becoming more aware that there is a potential problem with the drug. This is a similar
situation that occurred with benzodiazepines a few years back. The drug had been on
the market for 13 years before it was found to be addictive.
Why did GSK remove the statement ‘this drug is not addictive’ from the PIL for
Seroxat in 2003? We were told by GSK that is was removed because the general
public did not understand it. They used to state that 1 in 100 people may experience
withdrawal symptoms but that has been changed to 1 in 4.
I am sure you are aware that GSK are being investigated for withholding information
regarding seroxat being dangerous for children in that it caused self harm/suicide,
which led to the drug being banned for under 18’s in 2003.
Can you please tell us why the MHRA are holding this investigation and why it has
not been passed to the CPS? Why it has been 4 years since the investigation was
instigated and still no conclusion?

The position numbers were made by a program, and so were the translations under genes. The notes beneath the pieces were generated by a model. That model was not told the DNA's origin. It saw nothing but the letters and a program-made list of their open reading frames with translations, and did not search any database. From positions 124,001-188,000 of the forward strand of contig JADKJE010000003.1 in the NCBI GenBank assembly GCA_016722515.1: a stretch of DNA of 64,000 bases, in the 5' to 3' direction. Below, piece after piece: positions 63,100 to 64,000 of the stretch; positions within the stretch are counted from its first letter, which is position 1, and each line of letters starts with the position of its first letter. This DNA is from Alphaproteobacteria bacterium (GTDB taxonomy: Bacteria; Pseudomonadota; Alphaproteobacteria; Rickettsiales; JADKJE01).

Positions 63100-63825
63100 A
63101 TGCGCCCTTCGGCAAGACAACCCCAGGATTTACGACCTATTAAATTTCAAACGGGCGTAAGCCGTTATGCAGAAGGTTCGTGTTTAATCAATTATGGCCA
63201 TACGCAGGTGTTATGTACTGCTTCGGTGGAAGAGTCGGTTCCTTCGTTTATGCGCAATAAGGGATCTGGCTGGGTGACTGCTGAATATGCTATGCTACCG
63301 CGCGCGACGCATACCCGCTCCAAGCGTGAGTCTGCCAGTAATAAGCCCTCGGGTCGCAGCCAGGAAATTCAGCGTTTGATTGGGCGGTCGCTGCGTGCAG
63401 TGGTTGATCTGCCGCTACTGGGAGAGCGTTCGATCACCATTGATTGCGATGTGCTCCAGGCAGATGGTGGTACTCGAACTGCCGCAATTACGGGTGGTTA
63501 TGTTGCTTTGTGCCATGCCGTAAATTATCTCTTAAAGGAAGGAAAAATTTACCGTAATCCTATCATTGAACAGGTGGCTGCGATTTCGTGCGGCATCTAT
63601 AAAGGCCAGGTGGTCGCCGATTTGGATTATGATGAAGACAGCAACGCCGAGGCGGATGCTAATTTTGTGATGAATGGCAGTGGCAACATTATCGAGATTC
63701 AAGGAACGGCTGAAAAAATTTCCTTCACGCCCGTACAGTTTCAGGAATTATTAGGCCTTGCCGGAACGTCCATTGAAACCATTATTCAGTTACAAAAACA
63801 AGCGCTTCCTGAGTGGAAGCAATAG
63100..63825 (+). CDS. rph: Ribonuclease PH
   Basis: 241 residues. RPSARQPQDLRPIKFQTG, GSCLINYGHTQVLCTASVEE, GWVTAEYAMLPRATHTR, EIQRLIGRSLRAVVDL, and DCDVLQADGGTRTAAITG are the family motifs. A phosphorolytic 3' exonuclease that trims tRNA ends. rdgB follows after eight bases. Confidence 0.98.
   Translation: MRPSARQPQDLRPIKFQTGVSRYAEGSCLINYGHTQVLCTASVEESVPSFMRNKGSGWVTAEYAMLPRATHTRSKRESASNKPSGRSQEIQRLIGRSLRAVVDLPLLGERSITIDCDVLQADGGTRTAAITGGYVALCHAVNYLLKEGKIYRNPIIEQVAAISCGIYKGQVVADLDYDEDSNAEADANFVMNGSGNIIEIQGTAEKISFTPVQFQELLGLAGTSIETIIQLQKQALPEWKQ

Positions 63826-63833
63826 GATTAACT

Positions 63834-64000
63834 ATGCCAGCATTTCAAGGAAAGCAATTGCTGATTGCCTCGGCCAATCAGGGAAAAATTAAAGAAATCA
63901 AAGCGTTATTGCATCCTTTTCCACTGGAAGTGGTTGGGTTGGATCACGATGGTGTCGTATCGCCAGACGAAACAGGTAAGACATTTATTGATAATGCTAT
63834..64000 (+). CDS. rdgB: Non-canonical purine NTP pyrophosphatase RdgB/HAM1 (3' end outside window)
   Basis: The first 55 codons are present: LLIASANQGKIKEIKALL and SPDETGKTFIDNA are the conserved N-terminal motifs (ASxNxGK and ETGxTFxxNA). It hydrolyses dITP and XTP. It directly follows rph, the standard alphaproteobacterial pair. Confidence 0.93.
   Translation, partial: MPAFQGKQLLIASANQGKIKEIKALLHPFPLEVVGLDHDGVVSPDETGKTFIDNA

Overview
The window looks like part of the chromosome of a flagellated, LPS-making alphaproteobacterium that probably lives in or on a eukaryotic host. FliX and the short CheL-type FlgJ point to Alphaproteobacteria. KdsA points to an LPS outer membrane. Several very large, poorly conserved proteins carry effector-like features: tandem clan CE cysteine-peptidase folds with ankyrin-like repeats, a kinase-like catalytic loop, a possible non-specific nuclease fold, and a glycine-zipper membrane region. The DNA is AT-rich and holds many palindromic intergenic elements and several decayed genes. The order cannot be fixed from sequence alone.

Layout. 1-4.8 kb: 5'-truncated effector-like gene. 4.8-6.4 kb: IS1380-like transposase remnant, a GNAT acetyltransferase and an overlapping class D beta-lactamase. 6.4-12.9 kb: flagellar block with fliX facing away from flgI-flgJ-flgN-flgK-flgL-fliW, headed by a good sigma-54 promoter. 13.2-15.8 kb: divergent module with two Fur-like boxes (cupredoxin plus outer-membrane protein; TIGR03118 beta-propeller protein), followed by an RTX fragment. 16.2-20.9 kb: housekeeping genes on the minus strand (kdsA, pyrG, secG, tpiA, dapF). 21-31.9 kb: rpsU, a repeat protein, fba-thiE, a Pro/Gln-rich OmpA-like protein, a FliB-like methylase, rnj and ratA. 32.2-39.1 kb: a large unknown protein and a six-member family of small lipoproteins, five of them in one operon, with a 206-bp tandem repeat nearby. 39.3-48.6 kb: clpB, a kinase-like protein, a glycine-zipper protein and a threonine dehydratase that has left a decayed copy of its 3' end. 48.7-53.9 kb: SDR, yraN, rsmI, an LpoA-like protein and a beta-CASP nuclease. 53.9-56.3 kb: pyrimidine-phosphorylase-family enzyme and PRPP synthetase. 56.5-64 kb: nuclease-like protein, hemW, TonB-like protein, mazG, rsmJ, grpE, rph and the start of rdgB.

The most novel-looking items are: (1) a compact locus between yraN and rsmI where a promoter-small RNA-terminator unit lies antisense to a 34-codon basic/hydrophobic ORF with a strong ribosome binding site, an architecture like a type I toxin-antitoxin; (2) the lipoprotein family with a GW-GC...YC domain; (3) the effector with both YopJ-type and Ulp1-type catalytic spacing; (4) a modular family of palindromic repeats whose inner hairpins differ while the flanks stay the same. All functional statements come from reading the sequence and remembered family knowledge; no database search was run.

We have in our possession a letter from SmithKline Beecham dated 1995, which
reads: ‘with regard to behavioural side effects associated with Seroxat, you may be
interested in the following information relating to emergence of aggressive behaviour
and also of agitation with Seroxat.’
Gordon Brown said ‘ this investigation is being treated as a very serious investigation
and I understand that over 1 million documents are being looked at. If GSK are found
guilty prosecutions could be made.’
The Seroxat User Group would like to set up several support groups around the
country to help patients suffering from withdrawal symptoms etc but we have no
funding to do this. Would the Government be willing to help us with this?
Obviously there is a lot more that could be discussed regarding these drugs but due to
the limited amount of time we have tried to convey our points as concisely as possible
and we thank you for your time and interest.
The meeting ended at 3.20 p.m
Thanks for listening for 20 minutes, Gordon – but how about actually doing something for a change?